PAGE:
(c) 2017 Independent Release
- Sabotage (Beastie Boys)
- Fell On Black Days (Soundgarden)
- Facet Squared (Fugazi)
- Man Of Constant Sorrow (Dick Burnett/traditional)
- Strange Fruit (Billie Holiday)
Andrew Schwab--Lead Vocals
Cody Driggers--Bass, Backing Vocals
In anticipation of their twentieth anniversary, Project 86 launched a PledgeMusic campaign to fund a brand new album, set for release at the end of 2017, called Sheep Among Wolves. As part of that campaign, contributors received a digital EP called The Influence EP. Whether this EP will be included on the new album or not, I am not sure at this time, although it would seem there should be plenty of room, as the album is said to include just 10 tracks, and the total running time for this EP is only slightly over 18 minutes.
As far as the band goes, lead vocalist only vocalist/lyricist Schwab remains from the original line-up, with the other three members all coming on board sometime between 2012 and 2014. However, after seeing the band perform live last year on the CityRockFest tour with Disciple and Seventh Day Slumber, I can report that the group sounds very tight and cohesive...and heavy as stink!
This EP, as you can see from the tracklisting, is made up completely of cover songs, from multiple styles of music. I was a bit taken aback by some of the choices here, for various reasons. For starters, when I saw "Sabotage" on the list, I was instantly curious as to whether or not Schwab would stay lyrically true here (there is an f*bomb dropped in the original). He did not, choosing to drop the word from the song, which I feel was definitely the right call, as Project 86 has long been linked to and associated with the Christian hardcore/metal scene, and using language that listeners would find offensive would not serve the project well. As far as the song goes, the band plays things pretty close to the original, although it may actually be a bit heavier than the Beasties' original, and Schwab definitely has lower-ranged vocals than on the original, but this cover makes total sense, style-wise. I can tell you that they played it live last year and the crowd went nuts, as the song has become so much bigger throughout the years than it was when it was originally released, as it has been repeatedly used in movies and other media. An excellent start to this EP, to be sure!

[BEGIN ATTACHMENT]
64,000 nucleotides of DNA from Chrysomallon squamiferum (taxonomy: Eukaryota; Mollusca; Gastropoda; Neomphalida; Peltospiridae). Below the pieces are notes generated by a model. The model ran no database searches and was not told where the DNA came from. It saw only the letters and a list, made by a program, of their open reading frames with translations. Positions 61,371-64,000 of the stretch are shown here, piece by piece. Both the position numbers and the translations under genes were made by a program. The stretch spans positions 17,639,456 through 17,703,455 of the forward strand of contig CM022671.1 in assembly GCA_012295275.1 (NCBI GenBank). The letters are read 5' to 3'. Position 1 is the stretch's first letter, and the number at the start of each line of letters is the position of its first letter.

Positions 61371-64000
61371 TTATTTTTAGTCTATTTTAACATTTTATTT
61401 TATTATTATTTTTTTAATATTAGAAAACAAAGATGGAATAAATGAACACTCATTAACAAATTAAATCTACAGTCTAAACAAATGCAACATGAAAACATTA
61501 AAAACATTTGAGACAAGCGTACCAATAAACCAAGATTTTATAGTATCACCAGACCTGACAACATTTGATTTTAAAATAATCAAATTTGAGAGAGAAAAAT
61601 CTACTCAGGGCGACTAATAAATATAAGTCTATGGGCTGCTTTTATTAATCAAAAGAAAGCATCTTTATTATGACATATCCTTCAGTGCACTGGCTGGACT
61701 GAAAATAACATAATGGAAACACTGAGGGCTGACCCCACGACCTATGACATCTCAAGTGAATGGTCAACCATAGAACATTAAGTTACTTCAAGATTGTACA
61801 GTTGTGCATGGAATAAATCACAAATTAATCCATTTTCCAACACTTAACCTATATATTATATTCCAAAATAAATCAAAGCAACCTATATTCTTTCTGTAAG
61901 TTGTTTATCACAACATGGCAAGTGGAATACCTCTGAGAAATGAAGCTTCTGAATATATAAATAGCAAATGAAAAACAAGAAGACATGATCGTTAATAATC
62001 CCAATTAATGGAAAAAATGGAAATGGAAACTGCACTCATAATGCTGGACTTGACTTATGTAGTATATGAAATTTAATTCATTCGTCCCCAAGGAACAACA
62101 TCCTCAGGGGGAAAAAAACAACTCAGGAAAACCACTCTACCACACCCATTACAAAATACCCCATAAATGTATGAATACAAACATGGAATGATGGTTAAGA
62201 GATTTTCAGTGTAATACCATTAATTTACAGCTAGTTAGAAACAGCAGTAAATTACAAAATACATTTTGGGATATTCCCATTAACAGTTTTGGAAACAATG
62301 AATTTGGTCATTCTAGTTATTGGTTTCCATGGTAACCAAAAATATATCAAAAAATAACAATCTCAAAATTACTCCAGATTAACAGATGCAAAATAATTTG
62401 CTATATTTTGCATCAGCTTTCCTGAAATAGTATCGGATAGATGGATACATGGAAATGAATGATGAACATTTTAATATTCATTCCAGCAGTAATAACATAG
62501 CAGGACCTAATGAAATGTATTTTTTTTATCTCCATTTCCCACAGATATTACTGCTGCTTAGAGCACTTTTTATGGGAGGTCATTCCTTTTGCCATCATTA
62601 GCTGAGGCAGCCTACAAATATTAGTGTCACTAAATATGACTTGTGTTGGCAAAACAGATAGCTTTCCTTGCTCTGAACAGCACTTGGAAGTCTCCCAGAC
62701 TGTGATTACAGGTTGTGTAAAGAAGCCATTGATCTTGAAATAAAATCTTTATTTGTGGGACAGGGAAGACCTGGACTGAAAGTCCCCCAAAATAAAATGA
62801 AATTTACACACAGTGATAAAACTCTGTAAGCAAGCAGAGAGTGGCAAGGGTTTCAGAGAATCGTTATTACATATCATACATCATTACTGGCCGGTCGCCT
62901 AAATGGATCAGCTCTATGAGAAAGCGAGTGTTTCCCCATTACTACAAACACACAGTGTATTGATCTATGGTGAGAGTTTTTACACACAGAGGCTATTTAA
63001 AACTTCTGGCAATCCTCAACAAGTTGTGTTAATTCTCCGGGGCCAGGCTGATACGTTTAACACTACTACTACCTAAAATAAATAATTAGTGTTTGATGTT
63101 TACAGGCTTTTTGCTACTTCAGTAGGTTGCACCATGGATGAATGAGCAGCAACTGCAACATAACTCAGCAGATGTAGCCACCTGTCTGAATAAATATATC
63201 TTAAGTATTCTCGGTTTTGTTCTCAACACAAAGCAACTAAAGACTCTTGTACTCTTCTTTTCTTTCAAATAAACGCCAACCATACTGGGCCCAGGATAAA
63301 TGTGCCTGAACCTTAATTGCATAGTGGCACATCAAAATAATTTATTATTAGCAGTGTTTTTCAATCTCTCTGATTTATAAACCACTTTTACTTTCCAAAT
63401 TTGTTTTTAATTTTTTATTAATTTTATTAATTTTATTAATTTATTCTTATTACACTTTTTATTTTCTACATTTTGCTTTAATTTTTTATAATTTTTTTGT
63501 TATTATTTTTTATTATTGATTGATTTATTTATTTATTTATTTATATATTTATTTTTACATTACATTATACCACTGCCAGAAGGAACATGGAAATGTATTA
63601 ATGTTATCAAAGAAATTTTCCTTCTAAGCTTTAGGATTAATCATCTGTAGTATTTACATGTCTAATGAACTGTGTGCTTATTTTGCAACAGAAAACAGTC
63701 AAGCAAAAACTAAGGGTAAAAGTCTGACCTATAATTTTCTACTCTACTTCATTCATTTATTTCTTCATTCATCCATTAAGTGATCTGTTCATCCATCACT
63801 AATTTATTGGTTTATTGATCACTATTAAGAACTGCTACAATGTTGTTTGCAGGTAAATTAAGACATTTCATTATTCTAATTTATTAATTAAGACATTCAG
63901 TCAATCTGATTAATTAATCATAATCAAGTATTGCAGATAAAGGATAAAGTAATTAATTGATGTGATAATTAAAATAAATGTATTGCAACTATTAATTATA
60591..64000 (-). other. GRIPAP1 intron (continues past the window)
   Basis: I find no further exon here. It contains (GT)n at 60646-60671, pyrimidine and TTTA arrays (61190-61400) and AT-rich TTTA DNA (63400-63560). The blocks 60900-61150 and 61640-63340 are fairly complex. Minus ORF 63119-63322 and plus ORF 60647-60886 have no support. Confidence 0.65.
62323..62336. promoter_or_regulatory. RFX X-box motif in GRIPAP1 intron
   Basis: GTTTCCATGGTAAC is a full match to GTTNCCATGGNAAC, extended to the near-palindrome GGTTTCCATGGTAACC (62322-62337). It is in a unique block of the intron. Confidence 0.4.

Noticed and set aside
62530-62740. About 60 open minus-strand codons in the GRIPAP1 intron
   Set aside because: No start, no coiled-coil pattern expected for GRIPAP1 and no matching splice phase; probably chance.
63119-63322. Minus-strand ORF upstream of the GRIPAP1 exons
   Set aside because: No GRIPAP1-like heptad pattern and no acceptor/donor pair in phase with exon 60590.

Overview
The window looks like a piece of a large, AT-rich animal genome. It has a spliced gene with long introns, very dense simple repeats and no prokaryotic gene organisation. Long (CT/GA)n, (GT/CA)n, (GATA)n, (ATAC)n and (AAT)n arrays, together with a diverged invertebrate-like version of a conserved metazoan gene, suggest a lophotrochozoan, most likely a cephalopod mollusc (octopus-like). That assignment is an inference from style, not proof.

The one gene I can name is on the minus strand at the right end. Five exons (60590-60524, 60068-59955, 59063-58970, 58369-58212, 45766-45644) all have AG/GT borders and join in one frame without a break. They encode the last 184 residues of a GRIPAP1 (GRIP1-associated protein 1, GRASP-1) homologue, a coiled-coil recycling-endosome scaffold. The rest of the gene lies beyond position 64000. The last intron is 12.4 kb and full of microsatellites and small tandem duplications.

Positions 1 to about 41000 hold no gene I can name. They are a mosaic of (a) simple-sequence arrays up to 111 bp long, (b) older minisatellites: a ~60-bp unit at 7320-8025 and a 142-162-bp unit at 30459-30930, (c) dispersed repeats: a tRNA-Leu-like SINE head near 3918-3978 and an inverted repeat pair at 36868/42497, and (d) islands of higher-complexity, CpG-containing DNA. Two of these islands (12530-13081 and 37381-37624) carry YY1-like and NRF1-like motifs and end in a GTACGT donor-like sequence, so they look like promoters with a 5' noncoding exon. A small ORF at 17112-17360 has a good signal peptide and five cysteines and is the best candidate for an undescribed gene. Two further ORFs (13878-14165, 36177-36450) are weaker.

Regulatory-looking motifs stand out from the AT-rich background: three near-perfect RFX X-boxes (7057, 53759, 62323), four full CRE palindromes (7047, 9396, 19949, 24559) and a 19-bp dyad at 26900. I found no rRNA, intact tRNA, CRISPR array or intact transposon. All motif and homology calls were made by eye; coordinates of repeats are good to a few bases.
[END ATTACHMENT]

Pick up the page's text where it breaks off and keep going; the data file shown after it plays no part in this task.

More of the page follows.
"Fell On Black Days" is a cover of Soundgarden, and the band definitely expands their sound here, taking on a far more electronic style on this grunge ballad. For those familiar with Project 86's past, the approach on "...Black Days" is similar to that used on the Rival Factions album, and on a few scattered songs throughout their catalog. As a fan of a lot of grunge, I was anticipating not liking this version, but I was wrong, as I think this altered interpretation gives the song new life. In fact, I think this is probably my favorite track on this release (although it is hard to go up against "Sabotage"!). Schwab is able to really crank up the anger in his vocal approach here, and the down-tuned guitars intermixed with the electronic elements really drag a dark atmosphere across this song, which, let's face it, is rather dark in its original form.